Job Seekers and Employers Look for Alternatives to Job Boards 6 Comments

Realmatch recently publicized the results from several interviews detailing the frustrations felt by job seekers and employers while trying to connect with each other online. The interviews and survey research very clearly indicates an extreme degree of frustration and dissatisfaction about the economy as well as the fragmented, commercialized and noisy environment perpetuated by online job boards. In addition to being frustrated with technology and scams, the current economic environment is causing employers and recruiters to abandon the “pay-to-post” pricing model which in turn is causing job seekers to form new habits to find job listings.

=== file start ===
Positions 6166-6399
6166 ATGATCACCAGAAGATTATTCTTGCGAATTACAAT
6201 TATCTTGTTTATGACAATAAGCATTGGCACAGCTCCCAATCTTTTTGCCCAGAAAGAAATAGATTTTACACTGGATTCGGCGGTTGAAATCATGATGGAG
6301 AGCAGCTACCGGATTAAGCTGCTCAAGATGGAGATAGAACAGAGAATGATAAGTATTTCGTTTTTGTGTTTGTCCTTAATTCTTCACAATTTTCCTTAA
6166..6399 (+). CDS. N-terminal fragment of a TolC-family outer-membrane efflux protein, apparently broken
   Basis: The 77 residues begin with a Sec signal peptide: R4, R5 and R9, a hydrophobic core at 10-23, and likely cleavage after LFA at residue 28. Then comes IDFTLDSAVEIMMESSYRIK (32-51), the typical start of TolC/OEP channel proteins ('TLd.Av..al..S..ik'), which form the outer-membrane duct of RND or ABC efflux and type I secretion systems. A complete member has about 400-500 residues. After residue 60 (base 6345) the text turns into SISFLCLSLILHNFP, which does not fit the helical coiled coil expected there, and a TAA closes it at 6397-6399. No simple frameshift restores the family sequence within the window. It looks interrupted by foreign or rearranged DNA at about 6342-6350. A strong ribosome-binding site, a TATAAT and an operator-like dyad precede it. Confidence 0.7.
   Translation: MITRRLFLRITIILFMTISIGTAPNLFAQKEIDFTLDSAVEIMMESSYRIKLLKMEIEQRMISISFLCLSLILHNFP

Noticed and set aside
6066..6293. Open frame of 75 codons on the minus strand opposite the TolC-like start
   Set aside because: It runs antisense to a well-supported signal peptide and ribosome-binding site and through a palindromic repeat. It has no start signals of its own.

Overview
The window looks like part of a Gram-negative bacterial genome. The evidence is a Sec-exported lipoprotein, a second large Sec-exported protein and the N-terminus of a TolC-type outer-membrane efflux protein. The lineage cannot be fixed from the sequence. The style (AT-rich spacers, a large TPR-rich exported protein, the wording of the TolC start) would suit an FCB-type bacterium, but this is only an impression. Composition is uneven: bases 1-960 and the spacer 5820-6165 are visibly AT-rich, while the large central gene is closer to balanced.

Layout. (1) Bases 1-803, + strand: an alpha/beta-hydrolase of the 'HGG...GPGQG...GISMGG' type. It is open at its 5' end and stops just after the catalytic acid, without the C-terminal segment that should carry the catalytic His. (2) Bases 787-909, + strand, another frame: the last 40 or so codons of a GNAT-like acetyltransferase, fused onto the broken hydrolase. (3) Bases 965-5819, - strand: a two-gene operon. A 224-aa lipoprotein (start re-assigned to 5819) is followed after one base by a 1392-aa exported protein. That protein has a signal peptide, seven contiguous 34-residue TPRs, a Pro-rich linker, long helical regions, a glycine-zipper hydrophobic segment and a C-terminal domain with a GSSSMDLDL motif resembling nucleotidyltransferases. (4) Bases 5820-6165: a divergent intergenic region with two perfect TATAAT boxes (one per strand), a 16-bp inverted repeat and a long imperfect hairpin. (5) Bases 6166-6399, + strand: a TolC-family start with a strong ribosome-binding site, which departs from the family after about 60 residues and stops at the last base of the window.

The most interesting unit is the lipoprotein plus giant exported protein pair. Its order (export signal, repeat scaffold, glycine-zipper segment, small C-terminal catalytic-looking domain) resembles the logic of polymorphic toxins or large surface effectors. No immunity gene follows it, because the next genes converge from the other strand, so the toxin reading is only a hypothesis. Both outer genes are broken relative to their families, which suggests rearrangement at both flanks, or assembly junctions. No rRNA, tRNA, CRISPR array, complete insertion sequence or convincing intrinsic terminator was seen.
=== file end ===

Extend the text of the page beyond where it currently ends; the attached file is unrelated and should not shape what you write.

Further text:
Between frustrating technology and risky pricing models, job seekers and employers are finding new Web properties to become paired.  With competition for employment and talent on the rise – and with layoffs making headlines across the nation, many job seekers are kicking online job searches into high gear hoping to land a steady paycheck.

Recent data from the Inavero Institute for Service Research concluded 50 percent of hiring managers use online job boards more than any other recruiting tool. In fact, these hiring managers revealed that 72 percent of the salaried jobs they needed to fill were posted to an online job board as part of the search strategy.